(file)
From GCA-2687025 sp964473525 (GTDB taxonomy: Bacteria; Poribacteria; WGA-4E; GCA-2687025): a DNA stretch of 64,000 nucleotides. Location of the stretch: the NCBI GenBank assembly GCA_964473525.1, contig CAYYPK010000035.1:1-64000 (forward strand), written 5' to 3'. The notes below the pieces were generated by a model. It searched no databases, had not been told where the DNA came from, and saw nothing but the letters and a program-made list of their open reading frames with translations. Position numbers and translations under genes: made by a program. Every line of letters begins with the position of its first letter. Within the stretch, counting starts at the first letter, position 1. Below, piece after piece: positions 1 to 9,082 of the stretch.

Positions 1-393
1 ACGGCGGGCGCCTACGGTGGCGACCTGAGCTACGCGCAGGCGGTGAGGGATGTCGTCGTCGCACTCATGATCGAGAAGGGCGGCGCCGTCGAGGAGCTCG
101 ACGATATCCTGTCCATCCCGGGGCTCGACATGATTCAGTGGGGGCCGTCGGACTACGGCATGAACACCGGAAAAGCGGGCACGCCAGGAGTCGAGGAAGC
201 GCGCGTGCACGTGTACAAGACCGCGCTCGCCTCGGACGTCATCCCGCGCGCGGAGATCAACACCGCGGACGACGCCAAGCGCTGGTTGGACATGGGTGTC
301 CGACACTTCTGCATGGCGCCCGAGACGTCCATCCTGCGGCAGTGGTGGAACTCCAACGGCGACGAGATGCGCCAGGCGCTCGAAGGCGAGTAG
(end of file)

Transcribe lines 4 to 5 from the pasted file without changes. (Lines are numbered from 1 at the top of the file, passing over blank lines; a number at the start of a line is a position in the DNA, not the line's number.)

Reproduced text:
101 ACGATATCCTGTCCATCCCGGGGCTCGACATGATTCAGTGGGGGCCGTCGGACTACGGCATGAACACCGGAAAAGCGGGCACGCCAGGAGTCGAGGAAGC
201 GCGCGTGCACGTGTACAAGACCGCGCTCGCCTCGGACGTCATCCCGCGCGCGGAGATCAACACCGCGGACGACGCCAAGCGCTGGTTGGACATGGGTGTC